Camp countdown: Chiefs on track for season of significant progress

This is the 26th in a series of team breakdowns to be published before the start of training camp.

After three seasons of a deep slumber, Kansas City appears headed for an awakening in 2010.

The Chiefs aren’t Super Bowl contenders yet, but the worst appears to be over for a franchise that had just 10 victories over the past three seasons. Certainly, they’ve run out of excuses if stuck again at the bottom of the AFC West when the ’10 season concludes.

Coach Todd Haley has had a season to learn the nuances of the job and institute his policies. With the hiring of new coordinators Charlie Weis and Romeo Crennel, he has veteran and trusted assistants running his offense and defense.

What’s new

Offense: Even though Weis is taking over as the coordinator from Haley, don’t look for much to change. The Chiefs will take their shots downfield, but they found an identity last year when Jamaal Charles emerged as the feature back. Kansas City will make plentiful use of Charles and free-agent pickup Thomas Jones in both the running and passing games. Jones lacks Charles’ big-play potential but is a complete and dangerous back.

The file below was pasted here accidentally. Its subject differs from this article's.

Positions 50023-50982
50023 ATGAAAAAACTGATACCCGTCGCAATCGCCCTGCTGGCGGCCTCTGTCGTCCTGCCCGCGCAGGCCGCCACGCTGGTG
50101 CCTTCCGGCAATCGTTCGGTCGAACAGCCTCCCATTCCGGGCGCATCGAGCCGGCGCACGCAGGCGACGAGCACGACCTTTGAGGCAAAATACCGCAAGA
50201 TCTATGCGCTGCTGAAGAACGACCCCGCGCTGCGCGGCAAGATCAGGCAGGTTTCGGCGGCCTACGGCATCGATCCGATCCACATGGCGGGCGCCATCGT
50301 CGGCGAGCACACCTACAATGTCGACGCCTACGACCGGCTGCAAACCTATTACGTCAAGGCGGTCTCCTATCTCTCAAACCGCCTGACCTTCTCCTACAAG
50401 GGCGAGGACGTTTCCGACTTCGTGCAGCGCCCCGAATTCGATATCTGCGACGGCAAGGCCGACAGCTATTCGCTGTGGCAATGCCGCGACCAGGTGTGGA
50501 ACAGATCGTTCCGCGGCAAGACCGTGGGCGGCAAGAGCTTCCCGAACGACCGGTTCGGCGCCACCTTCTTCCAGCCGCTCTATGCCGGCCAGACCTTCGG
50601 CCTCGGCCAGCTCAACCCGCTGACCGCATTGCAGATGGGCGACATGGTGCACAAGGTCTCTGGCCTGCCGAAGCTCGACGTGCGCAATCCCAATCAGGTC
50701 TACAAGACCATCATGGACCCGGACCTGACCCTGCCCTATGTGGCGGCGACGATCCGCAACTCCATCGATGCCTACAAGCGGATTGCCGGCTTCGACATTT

The hiring of Weis and the addition of two veteran offensive linemen (right guard Ryan Lilja and Casey Wiegmann, who will compete for the starting center spot) and two wideouts (rookie Dexter McCluster and veteran Jerheme Urban) change the picture for quarterback Matt Cassel. The Chiefs should be better around him, so he will have to improve as well. His 55-percent completion percentage needs a huge boost.

Defense: The Chiefs began their move to the 3-4 system last year, so they have already suffered through many of the growing pains. Adding Crennel as coordinator shouldn’t have much of an impact. He will tailor the game plan each week for the specific opponent more than most coordinators, so the Chiefs could have a different look from week to week.

Cornerback Brandon Flowers is on the verge of being a Pro Bowl-caliber player.
Cornerback Brandon Flowers is on the verge of being a Pro Bowl-caliber player.